Background: The evidence base to guide therapeutic choices for patients with chronic and treatment-refractory depression (TRD) remains weak. There is limited comparative information available to guide the choice of intervention for patients with the most severe and disabling forms of illness.
Objectives: The aim of this work was to describe the 12-month clinical outcomes of patients with chronic TRD treated with anterior capsulotomy (ACAPS; n = 5), anterior cingulotomy (ACING; n = 5) or vagus nerve stimulation (VNS; n = 5).
Methods: We performed a retrospective, consecutive, case series comparison.
Results: With clinical response defined as a ≥50% reduction from the baseline MADRS score, response rates were 40% for ACAPS, 60% for ACING and 20% for VNS. Adverse effects from all three procedures were relatively mild, consistent with previous reports and, in most cases, transient. Adverse effects from VNS were related to active stimulation, and were modifiable and diminished in severity over time. There were no deaths.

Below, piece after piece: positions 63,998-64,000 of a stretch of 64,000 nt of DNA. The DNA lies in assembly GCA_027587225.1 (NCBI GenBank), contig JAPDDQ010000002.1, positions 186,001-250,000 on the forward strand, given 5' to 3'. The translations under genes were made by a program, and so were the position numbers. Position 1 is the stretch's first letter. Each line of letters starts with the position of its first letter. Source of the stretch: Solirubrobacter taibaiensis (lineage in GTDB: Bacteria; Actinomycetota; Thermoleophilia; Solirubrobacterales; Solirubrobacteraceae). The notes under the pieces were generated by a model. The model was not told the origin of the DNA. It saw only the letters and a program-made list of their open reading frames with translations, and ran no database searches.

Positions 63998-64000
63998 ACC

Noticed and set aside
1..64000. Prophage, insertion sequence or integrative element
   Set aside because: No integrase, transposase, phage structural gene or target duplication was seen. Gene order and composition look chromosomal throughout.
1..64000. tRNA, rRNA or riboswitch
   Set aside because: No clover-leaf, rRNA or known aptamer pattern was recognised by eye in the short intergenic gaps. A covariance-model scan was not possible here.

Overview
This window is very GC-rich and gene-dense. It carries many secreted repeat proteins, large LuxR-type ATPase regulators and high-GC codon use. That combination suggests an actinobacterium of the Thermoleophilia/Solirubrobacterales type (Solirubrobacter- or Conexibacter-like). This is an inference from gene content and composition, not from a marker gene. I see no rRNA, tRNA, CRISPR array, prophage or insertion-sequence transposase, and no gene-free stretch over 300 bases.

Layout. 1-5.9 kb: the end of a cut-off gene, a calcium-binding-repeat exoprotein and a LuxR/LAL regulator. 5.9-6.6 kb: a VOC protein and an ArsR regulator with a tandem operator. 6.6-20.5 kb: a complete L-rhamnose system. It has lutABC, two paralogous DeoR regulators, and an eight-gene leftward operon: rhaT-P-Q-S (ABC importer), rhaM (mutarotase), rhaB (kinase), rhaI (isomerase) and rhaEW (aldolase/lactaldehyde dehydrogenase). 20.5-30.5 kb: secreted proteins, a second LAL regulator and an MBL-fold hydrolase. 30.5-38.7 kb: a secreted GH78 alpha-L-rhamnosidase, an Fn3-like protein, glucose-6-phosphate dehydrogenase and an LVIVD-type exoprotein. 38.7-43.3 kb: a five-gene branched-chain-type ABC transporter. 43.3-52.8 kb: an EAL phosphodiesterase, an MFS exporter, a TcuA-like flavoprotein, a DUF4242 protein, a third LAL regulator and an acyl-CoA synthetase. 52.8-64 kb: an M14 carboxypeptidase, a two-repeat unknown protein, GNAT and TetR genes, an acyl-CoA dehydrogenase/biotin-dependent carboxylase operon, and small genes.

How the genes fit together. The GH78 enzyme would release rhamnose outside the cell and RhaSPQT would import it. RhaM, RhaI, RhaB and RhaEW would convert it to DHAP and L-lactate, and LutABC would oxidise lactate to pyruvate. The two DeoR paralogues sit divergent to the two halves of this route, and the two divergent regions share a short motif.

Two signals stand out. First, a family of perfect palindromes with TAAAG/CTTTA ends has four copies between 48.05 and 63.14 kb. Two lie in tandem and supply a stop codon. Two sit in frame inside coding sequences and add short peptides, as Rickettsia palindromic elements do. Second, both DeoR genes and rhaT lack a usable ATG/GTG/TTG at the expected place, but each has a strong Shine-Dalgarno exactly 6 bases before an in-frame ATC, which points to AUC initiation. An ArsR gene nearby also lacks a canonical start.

Conclusions: Although based on a small sample, our data represent a unique comparison of ACAPS, ACING and VNS for chronic TRD. The three cohorts were broadly equivalent in terms of baseline clinical characteristics, indices of chronicity, illness severity and estimates of previous failed treatments. ACING and ACAPS, but not VNS, were associated with favourable response rates at 12 months.
- Anterior capsulotomy
- Anterior cingulotomy
- Treatment-refractory depression#
- Vagus nerve stimulation